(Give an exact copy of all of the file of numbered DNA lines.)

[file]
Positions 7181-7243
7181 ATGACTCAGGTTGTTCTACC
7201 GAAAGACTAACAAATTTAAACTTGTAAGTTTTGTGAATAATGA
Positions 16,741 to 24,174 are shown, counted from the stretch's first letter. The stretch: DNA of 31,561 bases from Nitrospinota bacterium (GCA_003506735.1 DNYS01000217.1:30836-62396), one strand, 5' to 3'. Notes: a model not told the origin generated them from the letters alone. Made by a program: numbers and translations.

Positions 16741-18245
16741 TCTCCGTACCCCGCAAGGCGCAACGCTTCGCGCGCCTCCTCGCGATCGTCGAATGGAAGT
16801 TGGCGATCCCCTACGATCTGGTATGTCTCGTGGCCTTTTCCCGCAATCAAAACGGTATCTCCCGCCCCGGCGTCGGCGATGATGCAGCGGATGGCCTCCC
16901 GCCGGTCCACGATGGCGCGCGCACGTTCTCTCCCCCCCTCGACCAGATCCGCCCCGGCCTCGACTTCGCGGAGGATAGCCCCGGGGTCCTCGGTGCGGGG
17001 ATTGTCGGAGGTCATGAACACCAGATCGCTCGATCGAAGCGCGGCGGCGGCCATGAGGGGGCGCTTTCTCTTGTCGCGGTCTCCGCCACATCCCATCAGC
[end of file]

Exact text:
Positions 7181-7243
7181 ATGACTCAGGTTGTTCTACC
7201 GAAAGACTAACAAATTTAAACTTGTAAGTTTTGTGAATAATGA
Positions 16,741 to 24,174 are shown, counted from the stretch's first letter. The stretch: DNA of 31,561 bases from Nitrospinota bacterium (GCA_003506735.1 DNYS01000217.1:30836-62396), one strand, 5' to 3'. Notes: a model not told the origin generated them from the letters alone. Made by a program: numbers and translations.

Positions 16741-18245
16741 TCTCCGTACCCCGCAAGGCGCAACGCTTCGCGCGCCTCCTCGCGATCGTCGAATGGAAGT
16801 TGGCGATCCCCTACGATCTGGTATGTCTCGTGGCCTTTTCCCGCAATCAAAACGGTATCTCCCGCCCCGGCGTCGGCGATGATGCAGCGGATGGCCTCCC
16901 GCCGGTCCACGATGGCGCGCGCACGTTCTCTCCCCCCCTCGACCAGATCCGCCCCGGCCTCGACTTCGCGGAGGATAGCCCCGGGGTCCTCGGTGCGGGG
17001 ATTGTCGGAGGTCATGAACACCAGATCGCTCGATCGAAGCGCGGCGGCGGCCATGAGGGGGCGCTTTCTCTTGTCGCGGTCTCCGCCACATCCCATCAGC